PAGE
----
Even the US president thinks marijuana gets a bad rap

Is this the beginning of the end of the War on Drugs? Uruguay has legislated to decriminalise marijuana.

Colorado and Washington state are following suit. And this week Barack Obama became the first American president to depart from prohibitionist orthodoxy.

"I view (smoking pot) as a bad habit and a vice, not very different from the cigarettes that I smoked as a young person up through a big chunk of my adult life," he said. "I don't think it's more dangerous than alcohol."

It was important, he added, for the two states' legalisation of marijuana to proceed.


This was a big statement coming from the commander-in-chief of the global war on drugs and first citizen of the country whose insatiable appetite for recreational drugs drives a black market, now estimated to be worth more than $500 billion a year.

Equally significant was the response - or lack of it. There wasn't a chorus demanding Obama's resignation or moves in Congress to initiate impeachment proceedings. Indeed, if silence means consent, the muted reaction suggests many in the US political establishment either agree with the thrust of his remarks or are at least coming around to the view that this issue isn't as black and white as they've previously insisted.

Perhaps reality is finally starting to bite.

Compare the reaction here two years ago when Don Brash, in his brief incarnation as ACT leader, advocated the decriminalisation of marijuana. With the honourable exception of the Greens, derision rained down upon him from across the political spectrum. The Prime Minister had this to say: "Ask parents if they want their children smoking a joint before going to school."

It has long been my contention that prohibition is a largely futile, vastly wasteful, destructively counter-productive wallow in wilful ignorance which future generations will contemplate with slack-jawed disbelief. In that vein, I'd like to think that in the not-too-distant future, John Key will look back on this comment with regret and a slight reddening of the cheeks.

It was unworthy of our intelligent, worldly and, by international standards, moderate Prime Minister because it reduced the debate to the fatuous proposition that putting marijuana on the same legal footing as alcohol and tobacco would inevitably lead to Kiwi kids smoking dope as they stow their homework in their backpacks.

Plenty of people argued that decriminalisation of homosexuality, which happened in 1986, would cause the collapse of civilisation. Some still do, although there's little evidence to suggest it has led to children engaging in gay hanky-panky before going to school.

Key went on to say: "There's no place for drugs in our society." Actually, there are more places than you could shake a stick at: you wouldn't have to venture far from your front door to find one.

The issue isn't drugs in society. They will always be with us because mankind has a fondness for mood-altering substances that shows no sign of diminishing. The issue is how we control supply and distribution and deal with drug users in order to limit the drain on law enforcement and judicial resources, the social and financial costs and the human suffering.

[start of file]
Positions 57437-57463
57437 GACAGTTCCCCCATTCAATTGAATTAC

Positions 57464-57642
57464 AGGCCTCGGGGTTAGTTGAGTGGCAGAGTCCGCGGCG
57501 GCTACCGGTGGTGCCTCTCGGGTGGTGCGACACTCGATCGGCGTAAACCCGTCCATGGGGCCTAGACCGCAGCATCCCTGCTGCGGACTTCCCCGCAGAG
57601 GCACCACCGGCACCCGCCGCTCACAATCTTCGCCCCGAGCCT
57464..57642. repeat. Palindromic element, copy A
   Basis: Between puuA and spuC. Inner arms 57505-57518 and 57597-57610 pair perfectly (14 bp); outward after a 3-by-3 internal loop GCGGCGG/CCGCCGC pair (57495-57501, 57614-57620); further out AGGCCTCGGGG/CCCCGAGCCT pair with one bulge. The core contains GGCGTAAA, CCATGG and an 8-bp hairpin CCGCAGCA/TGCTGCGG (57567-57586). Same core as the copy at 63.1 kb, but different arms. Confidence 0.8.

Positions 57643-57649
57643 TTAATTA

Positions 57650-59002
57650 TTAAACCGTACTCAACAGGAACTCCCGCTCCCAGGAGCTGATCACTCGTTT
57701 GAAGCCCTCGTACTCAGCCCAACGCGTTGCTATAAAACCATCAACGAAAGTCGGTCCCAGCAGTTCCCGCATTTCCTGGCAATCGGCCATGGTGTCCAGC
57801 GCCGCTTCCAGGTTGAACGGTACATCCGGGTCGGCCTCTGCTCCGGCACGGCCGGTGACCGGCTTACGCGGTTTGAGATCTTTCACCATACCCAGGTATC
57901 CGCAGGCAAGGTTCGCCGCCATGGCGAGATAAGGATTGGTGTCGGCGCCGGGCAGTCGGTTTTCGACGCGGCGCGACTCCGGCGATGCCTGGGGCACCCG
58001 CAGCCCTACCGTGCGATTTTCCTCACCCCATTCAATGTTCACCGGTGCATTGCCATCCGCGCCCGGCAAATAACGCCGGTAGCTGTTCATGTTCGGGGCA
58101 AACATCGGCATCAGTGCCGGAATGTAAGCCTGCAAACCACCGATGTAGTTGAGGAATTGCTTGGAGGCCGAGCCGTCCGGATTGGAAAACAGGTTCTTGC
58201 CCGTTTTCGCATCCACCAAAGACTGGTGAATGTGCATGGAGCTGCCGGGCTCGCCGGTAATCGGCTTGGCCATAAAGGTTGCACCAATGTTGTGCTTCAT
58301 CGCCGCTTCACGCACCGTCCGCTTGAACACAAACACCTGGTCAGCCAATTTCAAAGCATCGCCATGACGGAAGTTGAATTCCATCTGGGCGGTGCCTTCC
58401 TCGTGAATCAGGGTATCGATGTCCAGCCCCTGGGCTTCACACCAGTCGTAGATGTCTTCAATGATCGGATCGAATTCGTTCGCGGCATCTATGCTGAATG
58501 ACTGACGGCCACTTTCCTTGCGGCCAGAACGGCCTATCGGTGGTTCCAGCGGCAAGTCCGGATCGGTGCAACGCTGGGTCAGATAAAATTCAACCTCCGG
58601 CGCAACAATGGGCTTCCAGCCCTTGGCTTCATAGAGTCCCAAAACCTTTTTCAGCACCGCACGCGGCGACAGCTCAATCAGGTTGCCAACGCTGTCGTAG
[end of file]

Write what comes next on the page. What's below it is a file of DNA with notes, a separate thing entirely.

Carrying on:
Prohibitionists reject any comparison with alcohol and tobacco on the grounds that they are legal and marijuana isn't, and there's an end to the matter.

This presupposes that the law is both sacrosanct and set in stone, when in fact it's neither.

Many people who see themselves as law-abiding citizens break the law, whether by exceeding the speed limit or paying tradespeople in cash or flouting shop-trading hours. Their justification is that the infractions are harmless and/or the law is an ass.

The prohibitionists' second barrel is that, given the harm alcohol and cigarettes do, why would we encourage a third harmful vice by making dope legal?

This shows a touching faith in the law's deterrent effect and an ignorance of how widespread drug use actually is. I'd suggest that most people who want to take drugs are already doing so, uninhibited by the fact that they're breaking the law.

It puzzles me why political - as opposed to social - conservatives cling to prohibition. Small-c conservatives have traditionally prided themselves on being realists, on seeing the world as it is rather than as they'd like it to be, on making decisions based on empirical evidence rather than idealism or doctrine.

Steve Rolles, senior policy analyst for the Transform Drug Policy Foundation, summarised the Uruguayan process thus: "The Uruguayans looked long and hard at the evidence of the War on Drugs approach which showed that it's enormously expensive, but it neither deters use nor reduces availability.

"They've decided the pragmatic solution is to put the government, rather than gangsters, in control of the cannabis market."